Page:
More menopause patients choosing cannabis to relieve symptoms of ‘the change’
Cannabis has been a topic of hushed conversation for years amongst menopausal people looking for relief from nagging symptoms like hot flashes and insomnia. The plant is even helpful in cases of decreased libido, which can often plague those transitioning into menopause.
Cannabis isn’t going anywhere, and the conversations about its therapeutic value are getting louder. University of Alberta researchers recently shared results from a cross-sectional survey. Women-identifying people 35 and older in Alberta are using cannabis to alleviate symptoms of menopause.
What did the cannabis survey find?
There was one conflict of interest among researching scientists: Nese Yuksel has served as a board member and/or speaker for pharmaceutical companies Biosyent, Bayer, Amgen, Organon, and Duchesnay. No other conflicts were reported.
Participants opted into the survey on social channels like Facebook and Twitter between October and December 2020. A total of 1761 responses were collected, and 1485 met the criteria to be included in the resulting data.
The cohort age averaged around 49 years old, with 33 percent in the period before menopause (perimenopausal) and 35 percent were postmenopausal. Researchers gathered information about symptoms experienced in the transition, how participants used cannabis in response to menopause, and the general perceptions about the plant.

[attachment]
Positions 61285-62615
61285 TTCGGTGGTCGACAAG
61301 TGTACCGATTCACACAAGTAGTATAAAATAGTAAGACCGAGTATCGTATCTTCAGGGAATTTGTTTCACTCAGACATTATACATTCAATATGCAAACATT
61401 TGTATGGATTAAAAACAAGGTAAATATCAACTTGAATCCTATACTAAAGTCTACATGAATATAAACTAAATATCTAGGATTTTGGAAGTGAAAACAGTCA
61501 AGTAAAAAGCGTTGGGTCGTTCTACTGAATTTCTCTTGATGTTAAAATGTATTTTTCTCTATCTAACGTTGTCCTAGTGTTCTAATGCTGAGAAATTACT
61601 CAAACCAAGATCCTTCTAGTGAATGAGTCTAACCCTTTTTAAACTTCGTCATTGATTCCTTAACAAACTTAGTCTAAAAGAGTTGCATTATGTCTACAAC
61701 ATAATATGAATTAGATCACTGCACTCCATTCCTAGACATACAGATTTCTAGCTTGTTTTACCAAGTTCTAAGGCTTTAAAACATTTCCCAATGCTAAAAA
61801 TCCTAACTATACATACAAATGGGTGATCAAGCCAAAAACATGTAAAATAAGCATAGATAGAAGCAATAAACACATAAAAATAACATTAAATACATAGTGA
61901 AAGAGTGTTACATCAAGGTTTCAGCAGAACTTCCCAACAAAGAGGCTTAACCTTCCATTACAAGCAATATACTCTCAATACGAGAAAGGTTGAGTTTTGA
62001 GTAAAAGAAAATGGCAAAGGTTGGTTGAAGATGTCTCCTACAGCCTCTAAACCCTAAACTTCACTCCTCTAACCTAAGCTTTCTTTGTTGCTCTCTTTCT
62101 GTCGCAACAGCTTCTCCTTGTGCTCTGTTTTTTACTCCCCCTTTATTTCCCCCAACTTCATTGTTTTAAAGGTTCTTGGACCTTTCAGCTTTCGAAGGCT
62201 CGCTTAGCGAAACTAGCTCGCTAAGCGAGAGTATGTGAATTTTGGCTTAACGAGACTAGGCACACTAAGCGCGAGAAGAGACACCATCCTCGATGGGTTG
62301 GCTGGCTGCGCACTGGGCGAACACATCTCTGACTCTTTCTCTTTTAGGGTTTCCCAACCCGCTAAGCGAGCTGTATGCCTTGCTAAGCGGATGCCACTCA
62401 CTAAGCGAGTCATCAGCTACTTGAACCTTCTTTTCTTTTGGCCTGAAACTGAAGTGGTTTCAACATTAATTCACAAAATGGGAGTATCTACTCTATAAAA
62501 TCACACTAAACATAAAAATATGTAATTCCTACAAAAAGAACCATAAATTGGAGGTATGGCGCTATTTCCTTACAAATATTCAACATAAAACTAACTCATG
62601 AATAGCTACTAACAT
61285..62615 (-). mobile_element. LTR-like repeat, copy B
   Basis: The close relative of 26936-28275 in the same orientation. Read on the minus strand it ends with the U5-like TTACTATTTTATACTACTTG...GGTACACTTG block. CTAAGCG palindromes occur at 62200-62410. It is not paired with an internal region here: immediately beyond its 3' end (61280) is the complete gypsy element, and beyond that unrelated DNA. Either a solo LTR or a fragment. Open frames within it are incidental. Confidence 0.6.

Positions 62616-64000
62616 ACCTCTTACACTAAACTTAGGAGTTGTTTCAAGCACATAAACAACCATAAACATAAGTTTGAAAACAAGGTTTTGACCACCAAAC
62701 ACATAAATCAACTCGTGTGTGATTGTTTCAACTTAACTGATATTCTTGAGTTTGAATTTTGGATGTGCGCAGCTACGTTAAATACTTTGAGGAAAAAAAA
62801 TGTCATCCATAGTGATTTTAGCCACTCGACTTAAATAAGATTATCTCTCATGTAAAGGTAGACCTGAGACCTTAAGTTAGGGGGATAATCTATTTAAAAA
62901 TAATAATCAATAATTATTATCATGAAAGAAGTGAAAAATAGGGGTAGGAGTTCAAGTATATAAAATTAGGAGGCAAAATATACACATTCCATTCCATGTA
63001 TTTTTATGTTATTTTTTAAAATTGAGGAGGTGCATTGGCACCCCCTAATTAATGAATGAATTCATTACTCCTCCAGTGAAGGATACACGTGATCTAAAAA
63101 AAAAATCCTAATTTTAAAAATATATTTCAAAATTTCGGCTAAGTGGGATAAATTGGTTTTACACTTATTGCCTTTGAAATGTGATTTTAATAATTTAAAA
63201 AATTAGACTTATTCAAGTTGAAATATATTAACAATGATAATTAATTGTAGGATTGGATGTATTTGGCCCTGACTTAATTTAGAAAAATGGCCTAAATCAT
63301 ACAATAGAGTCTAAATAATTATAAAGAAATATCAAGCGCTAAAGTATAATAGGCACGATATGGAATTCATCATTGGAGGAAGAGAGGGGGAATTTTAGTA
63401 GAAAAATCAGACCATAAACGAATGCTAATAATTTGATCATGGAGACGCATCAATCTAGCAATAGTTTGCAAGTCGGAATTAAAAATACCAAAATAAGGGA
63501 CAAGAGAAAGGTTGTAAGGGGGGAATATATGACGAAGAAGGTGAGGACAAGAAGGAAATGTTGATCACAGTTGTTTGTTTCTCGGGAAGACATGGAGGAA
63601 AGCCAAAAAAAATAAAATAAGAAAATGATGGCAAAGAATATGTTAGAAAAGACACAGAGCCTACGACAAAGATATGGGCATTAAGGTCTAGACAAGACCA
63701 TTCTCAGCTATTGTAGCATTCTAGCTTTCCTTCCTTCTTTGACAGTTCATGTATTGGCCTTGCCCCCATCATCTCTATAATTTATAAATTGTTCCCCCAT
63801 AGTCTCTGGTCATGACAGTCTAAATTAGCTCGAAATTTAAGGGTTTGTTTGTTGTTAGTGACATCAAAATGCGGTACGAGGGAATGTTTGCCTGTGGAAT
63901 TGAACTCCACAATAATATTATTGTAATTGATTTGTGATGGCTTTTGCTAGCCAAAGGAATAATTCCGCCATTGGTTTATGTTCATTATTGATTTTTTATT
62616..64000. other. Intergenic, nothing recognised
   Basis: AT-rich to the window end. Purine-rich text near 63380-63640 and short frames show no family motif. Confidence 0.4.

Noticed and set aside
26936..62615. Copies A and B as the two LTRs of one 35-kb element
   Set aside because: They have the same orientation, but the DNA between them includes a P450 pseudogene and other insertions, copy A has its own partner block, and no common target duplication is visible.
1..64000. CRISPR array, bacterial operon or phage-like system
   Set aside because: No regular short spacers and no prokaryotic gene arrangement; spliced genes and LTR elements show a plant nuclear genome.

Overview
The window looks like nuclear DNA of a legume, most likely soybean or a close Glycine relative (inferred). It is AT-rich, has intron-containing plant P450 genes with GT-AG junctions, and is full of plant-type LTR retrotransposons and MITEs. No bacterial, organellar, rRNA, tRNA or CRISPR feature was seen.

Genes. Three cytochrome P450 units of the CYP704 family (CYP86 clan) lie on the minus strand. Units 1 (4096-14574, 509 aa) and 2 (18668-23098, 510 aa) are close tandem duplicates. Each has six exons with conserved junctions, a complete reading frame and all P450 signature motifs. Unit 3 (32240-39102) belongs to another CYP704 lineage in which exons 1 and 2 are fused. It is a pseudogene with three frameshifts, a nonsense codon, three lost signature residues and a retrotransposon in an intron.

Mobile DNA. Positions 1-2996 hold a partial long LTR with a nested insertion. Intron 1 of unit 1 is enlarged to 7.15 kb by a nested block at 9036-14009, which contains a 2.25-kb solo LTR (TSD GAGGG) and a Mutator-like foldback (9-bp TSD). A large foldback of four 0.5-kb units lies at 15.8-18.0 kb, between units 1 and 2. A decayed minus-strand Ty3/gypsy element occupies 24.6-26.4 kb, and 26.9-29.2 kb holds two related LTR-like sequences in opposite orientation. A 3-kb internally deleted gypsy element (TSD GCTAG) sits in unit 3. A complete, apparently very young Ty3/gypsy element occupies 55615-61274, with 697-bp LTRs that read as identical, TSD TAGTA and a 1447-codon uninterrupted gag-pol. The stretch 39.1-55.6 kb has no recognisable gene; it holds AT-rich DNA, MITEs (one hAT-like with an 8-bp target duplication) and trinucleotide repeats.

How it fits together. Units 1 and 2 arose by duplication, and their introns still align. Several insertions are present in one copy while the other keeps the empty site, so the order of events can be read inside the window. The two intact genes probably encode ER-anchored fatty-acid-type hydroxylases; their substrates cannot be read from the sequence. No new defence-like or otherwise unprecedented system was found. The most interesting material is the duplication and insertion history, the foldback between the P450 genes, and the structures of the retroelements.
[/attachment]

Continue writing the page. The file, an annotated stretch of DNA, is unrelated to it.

Consumers more apt to choose cannabis
Descriptive statistics and comparative analysis were used to estimate the probability of cannabis consumption during menopause. The data showed that more people are choosing cannabis to mitigate symptoms.
At the time, surveys were answered, 499 people, or 34 percent of respondents, consumed cannabis, with 66 percent reporting that they’d ever chosen to partake. Interestingly, those identified as current cannabis consumers were more likely to report symptoms of menopause as compared to non-cannabis consumers.
Health backgrounds were accounted for, showing that tobacco smokers were 2.5 times more likely to report cannabis consumption as non-smokers. Additionally, those who felt they were in neutral or poor health were more likely to consume cannabis when compared to those who self-reported that they were in good shape.
Analyzing the 499 currently consuming, researchers found that, 75 percent self-reported that consumption was for therapeutic reasons. The cohort had a few reasons for consumption in common: 65 percent chose cannabis for sleep, 45 percent sought the plant to combat anxiety, and 33 percent sought help with muscle and joint pain. Of these cannabis consumers, 74 percent reported that cannabis helped relieve these conditions and ailments.
Lack of sleep, anxiety, and pain are commonly reported symptoms of menopause, causing researchers to assert that people seek cannabis to find relief from the age-induced transition.
Data continues to show that cannabis may be helpful in treating symptoms of gender-specific conditions like menopause, highlighting a gap in the market for products catering to these consumers.
Researchers assert that more research is required to understand the safety and efficacy of the plant for this set of patients, but the survey supports the understanding that interest in cannabis for menopause is high.